When some Anchorage precincts ran out of ballots on Election Day, frustrated voters were asked to cast substitute ballots. They selected their mayor using ballots printed for faraway precincts. They marked their vote on a controversial gay rights proposal on blue sample ballots or hastily made photocopies. On Thursday, 1,800 of those makeshift ballots were being counted at City Hall even as election officials and city leaders work to untangle just what went wrong April 3. The replacement ballots couldn’t be counted alongside regular ballots the night of the election because they’re incompatible with voting machines, said City Clerk Barbara Gruenstein. “These are the ones that people showed up at their own home precincts … but there was a shortage of ballots,” Gruenstein said. “So they voted a sample ballot that won’t slide through the machine.” The city will release results of the 1,800 “unscannable” votes as soon as they become available, Gruenstein said.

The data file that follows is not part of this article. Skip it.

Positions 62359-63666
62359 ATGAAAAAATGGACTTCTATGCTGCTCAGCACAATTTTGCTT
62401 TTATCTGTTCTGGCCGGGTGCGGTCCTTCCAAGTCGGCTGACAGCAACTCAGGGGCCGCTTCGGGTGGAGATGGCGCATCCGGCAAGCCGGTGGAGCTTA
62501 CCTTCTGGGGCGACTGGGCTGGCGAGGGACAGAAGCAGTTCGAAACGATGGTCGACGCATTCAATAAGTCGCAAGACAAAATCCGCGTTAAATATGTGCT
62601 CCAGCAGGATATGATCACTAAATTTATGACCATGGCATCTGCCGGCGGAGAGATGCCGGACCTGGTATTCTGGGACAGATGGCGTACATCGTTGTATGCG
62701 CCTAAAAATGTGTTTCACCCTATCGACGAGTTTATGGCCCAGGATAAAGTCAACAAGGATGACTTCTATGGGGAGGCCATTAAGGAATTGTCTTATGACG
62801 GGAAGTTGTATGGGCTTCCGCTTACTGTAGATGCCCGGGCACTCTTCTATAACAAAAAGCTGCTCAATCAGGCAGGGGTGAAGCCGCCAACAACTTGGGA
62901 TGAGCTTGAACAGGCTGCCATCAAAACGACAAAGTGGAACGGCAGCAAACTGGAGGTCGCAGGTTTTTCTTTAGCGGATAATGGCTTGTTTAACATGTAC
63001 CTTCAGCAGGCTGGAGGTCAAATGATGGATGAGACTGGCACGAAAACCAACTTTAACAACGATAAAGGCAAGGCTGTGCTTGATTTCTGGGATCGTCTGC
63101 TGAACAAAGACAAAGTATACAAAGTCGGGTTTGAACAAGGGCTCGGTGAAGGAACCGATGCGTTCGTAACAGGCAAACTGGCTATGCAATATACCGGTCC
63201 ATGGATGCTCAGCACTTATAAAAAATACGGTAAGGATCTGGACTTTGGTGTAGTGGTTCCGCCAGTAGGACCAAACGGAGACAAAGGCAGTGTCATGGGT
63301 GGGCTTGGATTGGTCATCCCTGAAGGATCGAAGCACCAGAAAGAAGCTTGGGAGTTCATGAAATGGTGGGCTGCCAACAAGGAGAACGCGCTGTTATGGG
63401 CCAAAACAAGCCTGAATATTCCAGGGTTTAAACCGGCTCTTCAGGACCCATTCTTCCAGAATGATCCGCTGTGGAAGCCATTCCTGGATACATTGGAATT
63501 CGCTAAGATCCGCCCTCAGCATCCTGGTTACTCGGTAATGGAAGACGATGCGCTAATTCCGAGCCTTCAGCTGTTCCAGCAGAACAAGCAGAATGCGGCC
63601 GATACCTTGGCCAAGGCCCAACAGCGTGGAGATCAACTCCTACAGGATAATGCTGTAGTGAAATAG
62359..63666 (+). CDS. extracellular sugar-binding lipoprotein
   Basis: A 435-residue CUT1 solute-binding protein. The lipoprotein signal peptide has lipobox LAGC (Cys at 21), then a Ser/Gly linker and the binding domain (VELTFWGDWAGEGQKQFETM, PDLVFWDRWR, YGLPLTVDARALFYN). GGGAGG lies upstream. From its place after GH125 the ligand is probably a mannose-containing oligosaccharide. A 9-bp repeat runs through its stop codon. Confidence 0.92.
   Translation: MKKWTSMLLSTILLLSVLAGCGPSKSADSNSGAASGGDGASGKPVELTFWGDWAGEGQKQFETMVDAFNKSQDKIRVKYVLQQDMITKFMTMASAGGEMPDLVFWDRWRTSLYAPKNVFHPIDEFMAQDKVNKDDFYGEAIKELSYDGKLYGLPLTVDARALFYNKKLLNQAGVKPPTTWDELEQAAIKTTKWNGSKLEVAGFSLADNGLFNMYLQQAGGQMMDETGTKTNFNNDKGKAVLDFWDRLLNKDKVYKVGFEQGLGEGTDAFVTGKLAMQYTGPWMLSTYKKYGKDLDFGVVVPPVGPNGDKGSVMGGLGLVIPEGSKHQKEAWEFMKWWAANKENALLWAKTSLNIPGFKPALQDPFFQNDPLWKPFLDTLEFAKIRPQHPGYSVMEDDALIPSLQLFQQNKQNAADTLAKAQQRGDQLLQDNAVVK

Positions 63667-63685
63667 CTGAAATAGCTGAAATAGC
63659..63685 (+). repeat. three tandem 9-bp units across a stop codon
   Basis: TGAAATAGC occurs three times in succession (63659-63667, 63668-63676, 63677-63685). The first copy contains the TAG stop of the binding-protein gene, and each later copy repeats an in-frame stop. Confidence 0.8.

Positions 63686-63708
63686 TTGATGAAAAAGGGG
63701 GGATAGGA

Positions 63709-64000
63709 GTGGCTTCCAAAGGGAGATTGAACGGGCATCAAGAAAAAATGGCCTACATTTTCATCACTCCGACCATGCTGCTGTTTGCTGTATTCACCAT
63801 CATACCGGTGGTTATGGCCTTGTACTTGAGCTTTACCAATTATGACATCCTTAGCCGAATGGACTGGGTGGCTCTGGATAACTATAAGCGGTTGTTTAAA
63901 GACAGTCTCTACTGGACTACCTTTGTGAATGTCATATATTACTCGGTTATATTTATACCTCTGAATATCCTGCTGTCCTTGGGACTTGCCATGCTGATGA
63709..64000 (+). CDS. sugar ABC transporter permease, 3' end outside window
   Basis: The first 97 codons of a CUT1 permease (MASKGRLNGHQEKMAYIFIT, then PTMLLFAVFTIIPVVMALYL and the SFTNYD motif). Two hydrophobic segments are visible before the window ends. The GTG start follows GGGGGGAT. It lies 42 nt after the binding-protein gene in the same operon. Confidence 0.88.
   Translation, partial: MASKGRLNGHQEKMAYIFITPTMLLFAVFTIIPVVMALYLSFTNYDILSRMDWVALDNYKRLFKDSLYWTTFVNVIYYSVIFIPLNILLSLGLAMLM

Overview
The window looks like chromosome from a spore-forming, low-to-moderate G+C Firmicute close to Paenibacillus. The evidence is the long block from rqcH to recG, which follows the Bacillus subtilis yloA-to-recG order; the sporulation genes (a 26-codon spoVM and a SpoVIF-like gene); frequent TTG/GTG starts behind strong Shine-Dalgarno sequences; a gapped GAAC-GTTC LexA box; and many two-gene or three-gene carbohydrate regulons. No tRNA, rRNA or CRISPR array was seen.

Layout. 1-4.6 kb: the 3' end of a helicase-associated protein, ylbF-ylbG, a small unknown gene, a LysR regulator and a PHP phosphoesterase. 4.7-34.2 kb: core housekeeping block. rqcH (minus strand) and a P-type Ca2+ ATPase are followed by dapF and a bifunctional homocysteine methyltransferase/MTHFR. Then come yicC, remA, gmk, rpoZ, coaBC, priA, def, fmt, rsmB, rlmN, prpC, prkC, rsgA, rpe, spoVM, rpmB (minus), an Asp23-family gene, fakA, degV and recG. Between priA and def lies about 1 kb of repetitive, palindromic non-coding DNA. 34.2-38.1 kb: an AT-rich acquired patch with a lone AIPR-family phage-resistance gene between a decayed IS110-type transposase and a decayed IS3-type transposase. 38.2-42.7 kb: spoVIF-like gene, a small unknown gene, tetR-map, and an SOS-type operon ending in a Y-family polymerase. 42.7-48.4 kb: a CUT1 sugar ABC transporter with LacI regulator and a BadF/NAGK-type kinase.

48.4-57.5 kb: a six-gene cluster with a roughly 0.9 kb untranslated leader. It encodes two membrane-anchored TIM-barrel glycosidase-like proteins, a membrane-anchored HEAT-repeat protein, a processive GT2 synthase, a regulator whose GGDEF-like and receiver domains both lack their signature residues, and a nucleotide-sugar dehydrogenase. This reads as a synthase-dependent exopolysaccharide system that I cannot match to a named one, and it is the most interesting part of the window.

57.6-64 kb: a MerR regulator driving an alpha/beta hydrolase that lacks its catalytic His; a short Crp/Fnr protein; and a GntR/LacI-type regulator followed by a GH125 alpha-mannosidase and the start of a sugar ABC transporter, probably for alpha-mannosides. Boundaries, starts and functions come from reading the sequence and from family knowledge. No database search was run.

Also on Thursday, the American Civil Liberties Union of Alaska announced it had made a public records request calling on the city to produce detailed paperwork that would reveal how many ballots were sent to each precinct, the names of people who voted questioned ballots and other information.
The latest counting effort, which began at 2 p.m., is one more step toward learning exactly how many people cast eligible ballots in the city elections and whom they voted for. A trickier question — how many people tried to vote but were unable to because of the shortages? — will be harder to answer.